This is one of my pet rants.
Here’s the conflict. On the one hand, we attempt to maintain a level of education in our public schools, and in some of our private schools, designed to impart sufficient knowledge for the students to go out into the world upon graduation, and make a living. More than that, we hope that the best and the brightest of our students will actually help maintain the status of America as a leader in science and technology, a lead which has resulted in our country becoming the wealthiest and most powerful nation ever to grace this Earth.
On the other hand, in many of our churches, and in many of our private schools, not to mention now universities and law schools, the focus on education is to maintain a Christian viewpoint, to raise our future leaders to conduct themselves, and to advance society, in a Christian mold.
Some churches and schools are more “Christian” than others. By this I mean, that some religions don’t view any conflict between a religious education and a secular one. The Catholic Church, for instance, believes that biological evolution is not in conflict with the concept of a supernatural force behind it. Others, more evangelical and fundamental in their outlook, believe in the inerrancy and literal nature of scripture, and hence do not “believe” in any science that contradicts it, such as evolution. In effect, they discount facts in favor of beliefs and superstition.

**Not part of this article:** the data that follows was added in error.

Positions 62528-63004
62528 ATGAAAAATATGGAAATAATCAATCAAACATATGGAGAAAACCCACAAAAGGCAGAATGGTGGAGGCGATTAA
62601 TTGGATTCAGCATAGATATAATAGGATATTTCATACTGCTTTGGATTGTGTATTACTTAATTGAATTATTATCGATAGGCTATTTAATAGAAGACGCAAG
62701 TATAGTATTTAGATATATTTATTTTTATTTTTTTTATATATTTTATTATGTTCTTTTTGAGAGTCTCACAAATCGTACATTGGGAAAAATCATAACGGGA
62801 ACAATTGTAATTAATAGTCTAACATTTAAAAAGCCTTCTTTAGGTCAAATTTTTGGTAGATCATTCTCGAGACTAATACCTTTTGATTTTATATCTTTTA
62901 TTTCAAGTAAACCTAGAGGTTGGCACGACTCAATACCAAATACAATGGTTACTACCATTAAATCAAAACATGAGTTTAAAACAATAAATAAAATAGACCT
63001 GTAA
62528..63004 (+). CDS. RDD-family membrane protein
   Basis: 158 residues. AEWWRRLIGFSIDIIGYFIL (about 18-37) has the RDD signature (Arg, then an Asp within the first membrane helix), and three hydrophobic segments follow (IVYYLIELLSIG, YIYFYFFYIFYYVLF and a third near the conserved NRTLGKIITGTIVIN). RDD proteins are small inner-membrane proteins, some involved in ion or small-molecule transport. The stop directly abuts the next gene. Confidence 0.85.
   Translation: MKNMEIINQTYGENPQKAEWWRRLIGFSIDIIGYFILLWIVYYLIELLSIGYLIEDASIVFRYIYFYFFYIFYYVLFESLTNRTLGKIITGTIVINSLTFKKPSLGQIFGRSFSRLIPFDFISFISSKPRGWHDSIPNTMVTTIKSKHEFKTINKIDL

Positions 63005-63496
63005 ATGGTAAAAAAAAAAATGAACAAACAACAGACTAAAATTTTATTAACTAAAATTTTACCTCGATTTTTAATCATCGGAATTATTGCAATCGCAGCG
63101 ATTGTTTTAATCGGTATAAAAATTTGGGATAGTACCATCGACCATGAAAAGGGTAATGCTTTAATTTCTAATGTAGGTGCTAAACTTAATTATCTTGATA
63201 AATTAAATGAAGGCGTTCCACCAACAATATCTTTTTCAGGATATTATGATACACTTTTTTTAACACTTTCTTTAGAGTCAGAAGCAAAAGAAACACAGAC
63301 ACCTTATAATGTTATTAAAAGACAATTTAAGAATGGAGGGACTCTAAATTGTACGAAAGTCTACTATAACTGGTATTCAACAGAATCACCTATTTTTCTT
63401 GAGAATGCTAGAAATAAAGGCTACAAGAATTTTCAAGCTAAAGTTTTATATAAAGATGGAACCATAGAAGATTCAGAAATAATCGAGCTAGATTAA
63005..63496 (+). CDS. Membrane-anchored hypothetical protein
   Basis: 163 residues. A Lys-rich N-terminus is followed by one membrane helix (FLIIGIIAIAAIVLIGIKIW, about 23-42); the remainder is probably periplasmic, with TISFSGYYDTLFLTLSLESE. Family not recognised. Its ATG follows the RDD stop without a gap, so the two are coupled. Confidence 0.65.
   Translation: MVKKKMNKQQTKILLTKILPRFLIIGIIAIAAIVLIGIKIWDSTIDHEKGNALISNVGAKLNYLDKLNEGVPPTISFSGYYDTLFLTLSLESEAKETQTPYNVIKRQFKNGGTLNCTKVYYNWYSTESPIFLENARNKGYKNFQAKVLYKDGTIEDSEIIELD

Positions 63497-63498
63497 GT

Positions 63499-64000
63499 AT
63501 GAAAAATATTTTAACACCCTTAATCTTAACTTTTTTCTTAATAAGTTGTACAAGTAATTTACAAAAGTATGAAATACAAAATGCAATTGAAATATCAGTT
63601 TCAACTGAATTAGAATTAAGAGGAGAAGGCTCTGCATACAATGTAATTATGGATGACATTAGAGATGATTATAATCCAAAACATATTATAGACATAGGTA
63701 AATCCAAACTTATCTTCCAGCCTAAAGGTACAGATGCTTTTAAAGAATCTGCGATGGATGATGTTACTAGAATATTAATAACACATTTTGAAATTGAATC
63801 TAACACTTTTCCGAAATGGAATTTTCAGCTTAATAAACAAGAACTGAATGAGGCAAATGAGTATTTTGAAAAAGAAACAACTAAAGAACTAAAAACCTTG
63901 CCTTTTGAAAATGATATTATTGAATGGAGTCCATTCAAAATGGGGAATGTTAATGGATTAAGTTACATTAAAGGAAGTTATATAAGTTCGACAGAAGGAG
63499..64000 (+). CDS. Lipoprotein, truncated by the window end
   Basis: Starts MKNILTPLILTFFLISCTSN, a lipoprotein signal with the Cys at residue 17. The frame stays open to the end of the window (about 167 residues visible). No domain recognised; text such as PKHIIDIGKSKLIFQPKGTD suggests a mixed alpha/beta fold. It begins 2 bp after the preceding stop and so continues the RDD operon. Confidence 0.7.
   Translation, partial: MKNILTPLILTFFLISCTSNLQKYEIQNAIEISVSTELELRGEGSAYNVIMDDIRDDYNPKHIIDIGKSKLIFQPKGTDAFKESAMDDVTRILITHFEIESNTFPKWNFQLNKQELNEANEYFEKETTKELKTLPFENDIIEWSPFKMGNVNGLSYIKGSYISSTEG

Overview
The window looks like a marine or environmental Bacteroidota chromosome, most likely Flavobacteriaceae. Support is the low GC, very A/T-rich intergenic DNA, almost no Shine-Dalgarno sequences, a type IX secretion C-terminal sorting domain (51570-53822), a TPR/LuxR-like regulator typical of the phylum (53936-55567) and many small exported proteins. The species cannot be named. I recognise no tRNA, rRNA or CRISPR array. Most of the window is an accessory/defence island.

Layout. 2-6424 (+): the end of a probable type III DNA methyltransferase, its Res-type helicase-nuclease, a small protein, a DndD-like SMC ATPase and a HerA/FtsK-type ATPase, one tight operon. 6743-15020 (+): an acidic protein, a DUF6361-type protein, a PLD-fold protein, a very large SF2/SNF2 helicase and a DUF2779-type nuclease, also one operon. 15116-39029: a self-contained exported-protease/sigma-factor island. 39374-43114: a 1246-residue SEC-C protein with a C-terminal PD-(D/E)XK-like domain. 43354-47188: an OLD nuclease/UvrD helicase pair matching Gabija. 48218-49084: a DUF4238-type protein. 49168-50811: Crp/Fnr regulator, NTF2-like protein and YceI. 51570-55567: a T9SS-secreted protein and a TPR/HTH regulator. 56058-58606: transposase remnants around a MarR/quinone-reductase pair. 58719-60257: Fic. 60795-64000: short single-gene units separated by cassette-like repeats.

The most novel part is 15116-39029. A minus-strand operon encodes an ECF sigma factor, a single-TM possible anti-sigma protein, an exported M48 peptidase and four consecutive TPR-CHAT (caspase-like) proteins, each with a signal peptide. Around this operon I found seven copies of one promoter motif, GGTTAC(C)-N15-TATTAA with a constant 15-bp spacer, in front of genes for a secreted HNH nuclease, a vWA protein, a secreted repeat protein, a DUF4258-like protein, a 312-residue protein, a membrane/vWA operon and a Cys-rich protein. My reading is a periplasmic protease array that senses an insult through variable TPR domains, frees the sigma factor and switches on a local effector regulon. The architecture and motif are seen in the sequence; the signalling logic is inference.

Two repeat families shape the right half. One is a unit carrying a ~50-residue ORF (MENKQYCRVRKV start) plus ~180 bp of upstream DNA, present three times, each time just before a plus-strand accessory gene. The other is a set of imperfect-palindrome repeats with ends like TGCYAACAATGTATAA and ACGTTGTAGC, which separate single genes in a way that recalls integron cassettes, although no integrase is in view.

But regardless, whether Christians are fundamentalists, or moderates in their approach to education, aren’t they setting our children up for failure, by allowing the schools to teach secular topics, such and science and history, in the public schools during the week, while their ministers, priests and rabbis teach something completely contrary on Sunday? Teaching children to assume that there is a supernatural explanation for anything, undercuts the actual education attempted in the schools. Children are children, and will become confused when confronted with alternative explanations.
I’d like to give credit to all children, and say that they could compartmentalize their secular and religious educations, and some might, but I tend to think most will ultimately pick and choose, and many otherwise brilliant children, may, and will, choose religion over science. Or, worse yet, they will devise a mish-mash of knowledge and belief that will not work in either realm. We can see that in society today by the common beliefs in various psuedoscience such as astrology, UFOs, parapsychology, biorhythms, ESP, and other oddly fascinating but unsupportable subjects for the supermarket tabloids. We should be categorically opposed to teaching anything supernatural as causative in fact, in church or otherwise, for these reasons.
Richard Dawkins relates the story of Kurt Wise, the geologist who, when confronted with his religious beliefs conflicting with the science he learned and practiced, after much anguish and soul searching, gave up his career in science. The God Delusion, p.284. The lure of supernatural belief is that strong.
Let us also not forget that it is adults – trained, educated adults – who push Intelligent Design into the schools, so that their children can be indoctrinated in the same beliefs they have. And not only their children, but yours and mine, too.